IMPACT

Prince William Got 40 Companies To Help Him Stop A Poaching Crisis

"This crisis can be stopped. We know where the animals are that we need to protect."
The duke of Cambridge, who is the president of United for Wildlife charity, has a soft spot for animals. Here he pets a rescu
The duke of Cambridge, who is the president of United for Wildlife charity, has a soft spot for animals. Here he pets a rescued elephant called 'Ran Ran' at the Xishuangbanna Elephant Sanctuary in 2015.

Prince William got 40 transport companies to sign a declaration that sets the wheels in motion for a plan to stop wildlife trafficking, earlier this week.

Wildlife trafficking or illegal wildlife trade, is the act of poaching or taking a protected species and then illegally selling them or their parts -- like pelts, horns and tusks -- for profit across boarders.

Signatures included big wigs from airlines, ports, shipping firms and customs operators, BBC reported.

The plan was the result of years of research and meetings between members of the United for Wildlife group, of which Prince William is president, ITV News, reports.

The aim is to create a watchdog group that will blow the whistle when they hear any relevant information or spot any suspicious cargo that may contain horns, ivory or other animal parts for profit.

The duke of Cambridge said:

"If we allow current trends to continue, there will be no African elephants or rhinos left in the wild by the time my daughter, Charlotte, reaches her 25th birthday. The poaching crisis is bringing violence, death and corruption to many vulnerable communities. It threatens to rob future generations of their livelihoods in those regions where wildlife tourism is the core of local economies. But this crisis can be stopped. We know where the animals are that we need to protect. We know where the markets for wildlife products are and where awareness, education, and law enforcement need to be improved."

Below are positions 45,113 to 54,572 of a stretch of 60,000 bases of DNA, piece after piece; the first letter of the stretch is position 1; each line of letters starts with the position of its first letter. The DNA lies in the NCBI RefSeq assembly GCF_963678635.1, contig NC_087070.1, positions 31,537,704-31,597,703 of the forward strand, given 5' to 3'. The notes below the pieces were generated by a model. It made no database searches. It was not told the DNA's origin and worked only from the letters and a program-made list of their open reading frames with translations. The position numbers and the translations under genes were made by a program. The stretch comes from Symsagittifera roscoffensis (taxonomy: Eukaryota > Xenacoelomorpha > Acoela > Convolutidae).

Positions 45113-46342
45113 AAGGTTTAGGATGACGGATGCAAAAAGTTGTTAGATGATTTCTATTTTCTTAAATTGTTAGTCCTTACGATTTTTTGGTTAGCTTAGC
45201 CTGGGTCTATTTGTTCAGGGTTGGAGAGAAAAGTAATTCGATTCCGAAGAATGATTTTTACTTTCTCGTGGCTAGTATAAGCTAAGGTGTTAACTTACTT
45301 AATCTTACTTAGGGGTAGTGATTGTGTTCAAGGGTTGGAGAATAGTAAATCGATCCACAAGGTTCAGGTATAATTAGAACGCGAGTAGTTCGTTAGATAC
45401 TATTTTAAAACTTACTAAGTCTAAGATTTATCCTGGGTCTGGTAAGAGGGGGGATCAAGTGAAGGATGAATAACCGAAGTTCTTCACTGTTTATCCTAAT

According to the African Wildlife Foundation, some of the nation’s most iconic wildlife such as African elephants, black rhinos, Grévy's zebra and the mountain gorilla are slaughtered, or taken, for a variety of reasons. Rhino horns are incorrectly believed to cure cancer, impotence, fever and hangovers. Ivory from elephant tusks is used to make jewelry, utensils and trinkets. Zebras are hunted for their skins and for medicinal purposes, and infant mountain gorillas are snatched from their mothers and sold for up to $40,000.

The organization also claims that if the current rate of poaching continues, these species may be “gone within our lifetime.”

Prince William backed this claim, adding in his speech that if the crisis does not turn around in the next five years, the battle will be lost forever.

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